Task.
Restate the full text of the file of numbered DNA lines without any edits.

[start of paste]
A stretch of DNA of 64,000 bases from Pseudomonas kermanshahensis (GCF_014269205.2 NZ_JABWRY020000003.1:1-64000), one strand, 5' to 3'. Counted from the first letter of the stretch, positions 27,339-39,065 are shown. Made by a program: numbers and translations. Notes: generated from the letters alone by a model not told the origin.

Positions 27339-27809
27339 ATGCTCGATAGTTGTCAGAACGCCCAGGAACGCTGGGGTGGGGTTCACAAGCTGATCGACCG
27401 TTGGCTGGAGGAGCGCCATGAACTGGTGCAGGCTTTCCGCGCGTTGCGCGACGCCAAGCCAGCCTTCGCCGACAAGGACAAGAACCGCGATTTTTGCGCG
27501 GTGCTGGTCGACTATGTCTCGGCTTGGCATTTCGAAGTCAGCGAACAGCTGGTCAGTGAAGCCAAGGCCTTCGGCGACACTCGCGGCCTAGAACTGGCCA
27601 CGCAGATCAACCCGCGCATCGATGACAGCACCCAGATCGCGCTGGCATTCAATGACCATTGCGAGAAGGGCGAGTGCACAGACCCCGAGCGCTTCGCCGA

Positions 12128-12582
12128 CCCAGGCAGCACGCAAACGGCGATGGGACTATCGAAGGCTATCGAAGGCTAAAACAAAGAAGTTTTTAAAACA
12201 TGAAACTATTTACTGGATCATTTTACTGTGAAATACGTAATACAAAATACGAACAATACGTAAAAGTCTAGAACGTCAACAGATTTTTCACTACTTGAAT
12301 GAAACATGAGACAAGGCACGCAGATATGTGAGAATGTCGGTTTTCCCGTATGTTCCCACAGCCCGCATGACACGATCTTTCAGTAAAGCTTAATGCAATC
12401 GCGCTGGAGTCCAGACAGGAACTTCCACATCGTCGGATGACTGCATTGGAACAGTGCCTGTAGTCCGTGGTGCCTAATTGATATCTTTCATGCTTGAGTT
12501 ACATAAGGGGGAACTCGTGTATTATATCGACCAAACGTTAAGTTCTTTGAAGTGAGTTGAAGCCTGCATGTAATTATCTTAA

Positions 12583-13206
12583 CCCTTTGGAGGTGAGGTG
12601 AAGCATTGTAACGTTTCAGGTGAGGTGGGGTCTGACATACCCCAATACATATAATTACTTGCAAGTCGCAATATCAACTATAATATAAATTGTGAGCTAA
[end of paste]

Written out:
A stretch of DNA of 64,000 bases from Pseudomonas kermanshahensis (GCF_014269205.2 NZ_JABWRY020000003.1:1-64000), one strand, 5' to 3'. Counted from the first letter of the stretch, positions 27,339-39,065 are shown. Made by a program: numbers and translations. Notes: generated from the letters alone by a model not told the origin.

Positions 27339-27809
27339 ATGCTCGATAGTTGTCAGAACGCCCAGGAACGCTGGGGTGGGGTTCACAAGCTGATCGACCG
27401 TTGGCTGGAGGAGCGCCATGAACTGGTGCAGGCTTTCCGCGCGTTGCGCGACGCCAAGCCAGCCTTCGCCGACAAGGACAAGAACCGCGATTTTTGCGCG
27501 GTGCTGGTCGACTATGTCTCGGCTTGGCATTTCGAAGTCAGCGAACAGCTGGTCAGTGAAGCCAAGGCCTTCGGCGACACTCGCGGCCTAGAACTGGCCA
27601 CGCAGATCAACCCGCGCATCGATGACAGCACCCAGATCGCGCTGGCATTCAATGACCATTGCGAGAAGGGCGAGTGCACAGACCCCGAGCGCTTCGCCGA

Positions 12128-12582
12128 CCCAGGCAGCACGCAAACGGCGATGGGACTATCGAAGGCTATCGAAGGCTAAAACAAAGAAGTTTTTAAAACA
12201 TGAAACTATTTACTGGATCATTTTACTGTGAAATACGTAATACAAAATACGAACAATACGTAAAAGTCTAGAACGTCAACAGATTTTTCACTACTTGAAT
12301 GAAACATGAGACAAGGCACGCAGATATGTGAGAATGTCGGTTTTCCCGTATGTTCCCACAGCCCGCATGACACGATCTTTCAGTAAAGCTTAATGCAATC
12401 GCGCTGGAGTCCAGACAGGAACTTCCACATCGTCGGATGACTGCATTGGAACAGTGCCTGTAGTCCGTGGTGCCTAATTGATATCTTTCATGCTTGAGTT
12501 ACATAAGGGGGAACTCGTGTATTATATCGACCAAACGTTAAGTTCTTTGAAGTGAGTTGAAGCCTGCATGTAATTATCTTAA

Positions 12583-13206
12583 CCCTTTGGAGGTGAGGTG
12601 AAGCATTGTAACGTTTCAGGTGAGGTGGGGTCTGACATACCCCAATACATATAATTACTTGCAAGTCGCAATATCAACTATAATATAAATTGTGAGCTAA